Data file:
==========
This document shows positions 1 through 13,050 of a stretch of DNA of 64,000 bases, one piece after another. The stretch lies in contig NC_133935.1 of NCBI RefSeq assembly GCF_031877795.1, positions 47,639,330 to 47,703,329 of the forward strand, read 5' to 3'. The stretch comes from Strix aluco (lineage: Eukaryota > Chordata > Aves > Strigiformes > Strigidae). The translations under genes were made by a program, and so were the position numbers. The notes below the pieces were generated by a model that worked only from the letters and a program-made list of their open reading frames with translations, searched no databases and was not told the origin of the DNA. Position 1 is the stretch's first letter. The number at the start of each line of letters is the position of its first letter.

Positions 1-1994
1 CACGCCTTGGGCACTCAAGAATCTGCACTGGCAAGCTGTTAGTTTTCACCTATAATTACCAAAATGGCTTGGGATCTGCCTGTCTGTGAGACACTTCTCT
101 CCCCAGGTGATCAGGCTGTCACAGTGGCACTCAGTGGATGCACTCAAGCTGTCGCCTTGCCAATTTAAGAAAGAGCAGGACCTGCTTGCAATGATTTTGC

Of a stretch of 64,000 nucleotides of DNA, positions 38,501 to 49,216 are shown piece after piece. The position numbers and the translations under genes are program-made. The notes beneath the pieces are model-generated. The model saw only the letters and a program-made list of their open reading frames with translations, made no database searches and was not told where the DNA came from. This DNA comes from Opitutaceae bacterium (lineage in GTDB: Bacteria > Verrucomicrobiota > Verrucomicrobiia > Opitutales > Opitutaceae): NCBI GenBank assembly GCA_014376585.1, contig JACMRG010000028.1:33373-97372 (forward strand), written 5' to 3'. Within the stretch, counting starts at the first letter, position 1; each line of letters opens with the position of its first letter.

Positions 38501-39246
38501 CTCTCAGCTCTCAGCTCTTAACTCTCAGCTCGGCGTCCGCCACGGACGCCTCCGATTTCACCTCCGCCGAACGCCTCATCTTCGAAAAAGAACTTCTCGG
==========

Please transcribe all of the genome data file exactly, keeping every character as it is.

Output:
This document shows positions 1 through 13,050 of a stretch of DNA of 64,000 bases, one piece after another. The stretch lies in contig NC_133935.1 of NCBI RefSeq assembly GCF_031877795.1, positions 47,639,330 to 47,703,329 of the forward strand, read 5' to 3'. The stretch comes from Strix aluco (lineage: Eukaryota > Chordata > Aves > Strigiformes > Strigidae). The translations under genes were made by a program, and so were the position numbers. The notes below the pieces were generated by a model that worked only from the letters and a program-made list of their open reading frames with translations, searched no databases and was not told the origin of the DNA. Position 1 is the stretch's first letter. The number at the start of each line of letters is the position of its first letter.

Positions 1-1994
1 CACGCCTTGGGCACTCAAGAATCTGCACTGGCAAGCTGTTAGTTTTCACCTATAATTACCAAAATGGCTTGGGATCTGCCTGTCTGTGAGACACTTCTCT
101 CCCCAGGTGATCAGGCTGTCACAGTGGCACTCAGTGGATGCACTCAAGCTGTCGCCTTGCCAATTTAAGAAAGAGCAGGACCTGCTTGCAATGATTTTGC

Of a stretch of 64,000 nucleotides of DNA, positions 38,501 to 49,216 are shown piece after piece. The position numbers and the translations under genes are program-made. The notes beneath the pieces are model-generated. The model saw only the letters and a program-made list of their open reading frames with translations, made no database searches and was not told where the DNA came from. This DNA comes from Opitutaceae bacterium (lineage in GTDB: Bacteria > Verrucomicrobiota > Verrucomicrobiia > Opitutales > Opitutaceae): NCBI GenBank assembly GCA_014376585.1, contig JACMRG010000028.1:33373-97372 (forward strand), written 5' to 3'. Within the stretch, counting starts at the first letter, position 1; each line of letters opens with the position of its first letter.

Positions 38501-39246
38501 CTCTCAGCTCTCAGCTCTTAACTCTCAGCTCGGCGTCCGCCACGGACGCCTCCGATTTCACCTCCGCCGAACGCCTCATCTTCGAAAAAGAACTTCTCGG